So, the Oscars were this weekend. (I’m a little late on this, but I’ve been distracted by the Charlie Sheen trainwreck.) And everyone has declared them the Worst! Oscars! Ever! To which I respond…you say that every year. I thought Anne did an admirable job. (Apparently, she hates James because he left her hanging. While I despise to think of Annie hating anyone, I can see this. Because he was high and clearly did. not. care.)
Also, there was auto-tune involved.
This is one of the few times when I cheer for auto-tune. I want the full-length “Tiny Ball of Light”.
I’m not quite as gung-ho about movies as I am TV, but I did manage to see at least a part of every nominated movie. I did not get the love for The Kids Are All Right, or more so, the love for Annette Bening. I couldn’t handle 127 Hours, or parts of Black Swan. I enjoyed True Grit a lot more than I imagined, and Hallee Steinfeild has a great career ahead of her. My two favorites were (no surprises to me) The King’s Speech (Colin Firth!) and The Social Network (Aaron Sorkin! Facebook!). I’m ecstatic that Colin won, but still believe that he should have won last year for A Single Man (and if Jeff Bridges was going to win won, True Grit was a better movie than Crazy Heart but really, I wanted this next thing to happen), and then paving thew way for Jesse Eisenberg’s win as Mark Zuckerberg. And this is where this post diverges into me fawning over this movie…because The Social Network stole my heart this awards season.
I loved The King’s Speech. It was all triumphant and a period piece and had Colin Firth and Helena Bonhem Carter and made me feel good at the end. The issue I have with it (other than the simple fact of it being Oscar bait, not that it means that it’s an automatic winner because it’s Oscar bait) is that I simply don’t know if I’ll see it again. At least not anytime soon.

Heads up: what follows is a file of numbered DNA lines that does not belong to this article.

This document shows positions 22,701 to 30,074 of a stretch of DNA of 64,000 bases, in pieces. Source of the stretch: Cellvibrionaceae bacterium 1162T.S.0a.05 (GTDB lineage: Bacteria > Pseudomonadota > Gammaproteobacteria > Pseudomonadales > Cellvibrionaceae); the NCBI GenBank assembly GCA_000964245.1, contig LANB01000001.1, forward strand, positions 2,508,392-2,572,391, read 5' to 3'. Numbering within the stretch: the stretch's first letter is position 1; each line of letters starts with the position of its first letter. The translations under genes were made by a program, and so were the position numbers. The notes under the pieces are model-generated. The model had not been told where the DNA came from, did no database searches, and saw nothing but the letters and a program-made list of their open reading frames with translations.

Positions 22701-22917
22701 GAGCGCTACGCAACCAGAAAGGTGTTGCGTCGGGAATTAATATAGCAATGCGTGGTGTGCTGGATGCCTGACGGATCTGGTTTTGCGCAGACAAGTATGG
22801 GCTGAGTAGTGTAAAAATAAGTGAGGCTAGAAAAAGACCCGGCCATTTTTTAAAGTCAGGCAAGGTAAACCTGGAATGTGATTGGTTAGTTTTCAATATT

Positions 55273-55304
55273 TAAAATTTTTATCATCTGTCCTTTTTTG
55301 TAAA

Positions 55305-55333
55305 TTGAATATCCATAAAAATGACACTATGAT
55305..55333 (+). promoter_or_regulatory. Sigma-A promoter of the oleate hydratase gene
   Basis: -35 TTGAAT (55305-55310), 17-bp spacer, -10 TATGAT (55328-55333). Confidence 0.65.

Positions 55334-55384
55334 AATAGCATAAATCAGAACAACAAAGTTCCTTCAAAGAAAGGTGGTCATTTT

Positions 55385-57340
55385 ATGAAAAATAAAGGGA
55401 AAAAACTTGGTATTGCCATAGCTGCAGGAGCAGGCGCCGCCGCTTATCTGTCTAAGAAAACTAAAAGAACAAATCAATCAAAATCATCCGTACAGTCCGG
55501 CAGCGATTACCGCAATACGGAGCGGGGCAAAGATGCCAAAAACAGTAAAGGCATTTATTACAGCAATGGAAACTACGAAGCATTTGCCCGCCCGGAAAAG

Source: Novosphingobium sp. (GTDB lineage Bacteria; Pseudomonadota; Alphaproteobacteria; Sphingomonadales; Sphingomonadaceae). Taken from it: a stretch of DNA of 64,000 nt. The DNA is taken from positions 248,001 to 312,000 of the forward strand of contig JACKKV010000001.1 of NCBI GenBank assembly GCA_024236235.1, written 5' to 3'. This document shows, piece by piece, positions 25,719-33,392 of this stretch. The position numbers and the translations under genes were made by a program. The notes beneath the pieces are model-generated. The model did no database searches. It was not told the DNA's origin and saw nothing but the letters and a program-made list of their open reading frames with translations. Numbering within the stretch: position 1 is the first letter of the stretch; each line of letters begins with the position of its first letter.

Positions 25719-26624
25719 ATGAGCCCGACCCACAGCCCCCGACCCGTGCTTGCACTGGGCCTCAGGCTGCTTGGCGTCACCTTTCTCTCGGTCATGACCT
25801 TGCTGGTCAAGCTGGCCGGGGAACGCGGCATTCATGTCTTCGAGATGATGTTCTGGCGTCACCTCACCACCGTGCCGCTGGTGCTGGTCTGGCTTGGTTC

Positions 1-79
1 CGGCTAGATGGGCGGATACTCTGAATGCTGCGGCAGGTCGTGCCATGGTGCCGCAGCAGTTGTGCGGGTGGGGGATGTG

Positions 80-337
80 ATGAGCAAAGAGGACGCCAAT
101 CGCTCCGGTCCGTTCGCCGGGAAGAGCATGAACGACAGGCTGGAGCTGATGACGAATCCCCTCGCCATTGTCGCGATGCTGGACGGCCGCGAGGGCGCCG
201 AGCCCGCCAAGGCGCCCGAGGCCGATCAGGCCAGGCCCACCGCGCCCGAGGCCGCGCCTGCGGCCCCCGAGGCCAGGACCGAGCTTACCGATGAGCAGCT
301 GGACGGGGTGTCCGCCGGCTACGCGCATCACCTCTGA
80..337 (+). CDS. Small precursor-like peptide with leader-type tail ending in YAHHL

Meanwhile, in the other corner, we have The Social Network. I laughed with everyone else upon hearing about the Facebook movie. Becase as much as I love Aaron Sorkin…what was it going to be about? Someone using Facebook? A bunch of geeks coding Facebook? And I ended up putting it off. But that was silly because Aaron Sorkin doesn’t dissapoint me (that’s right, I liked Studio 60 on the Sunset Strip) and it’s about Facebook. I love Facebook and the way that social media has revolutionized the way that we talk to each other, but that is by far a completely different topic, even though this post is already a little rambly.
So I didn’t think twice about the movie again until the Golden Globes and it won a lot of awards. They played this hauntingly amazing theme from the movie (“Hand Cover Bruise”, for those score-nerds) and I needed that score in my life. Turns out “Hand Covers Bruise” was a gateway drug into my Social Network addiction. I’ve seen the movie six times in a month. I listen to the soundtrack continiously. It could be the score to my life at this point.
And then I’m madly in love with all of the actors. Jesse is fantastic as Mark, and even though he’s an asshole, I still want to give him a hug. And Andrew is fantastic and transformed himself into Eduardo. And it’s hearbreaking to see the interaction between these two friends and the way it dissolves and how Mark never apprichiated Eduardo, or didn’t know how to have a best friend. And Armie somehow made me like the Winkelvi. (I’ve seen interviews with them. They seem the opposite of likable.) And Justin…well, Sean is skeevy and probably always will be, but he was in a movie that didn’t suck! And Aaron Sorkin and David Fincher made us all stop laughing about the Facebook movie and become completely enthralled. And yeah, it didn’t go down like that, and even more so, Mark Zuckerberg is no longer that 19-year-old, but it’s still a fascinating story that nobody really knew. And for all of those reasons, I was rooting really hard for an upset on Sunday. I knew it didn’t look good after Hooper won Best Director for The King’s Speech, but still held out hope until the Best Picture montage was set to The King’s Speech.
All in all, I love this time. It’s when we all have hope for movies telling really good, unique stories using the best of the best (until we realize that there are 500 billion movies being made this year that are sequels, reboots, or based on toys from the 80’s. Or all of the above.)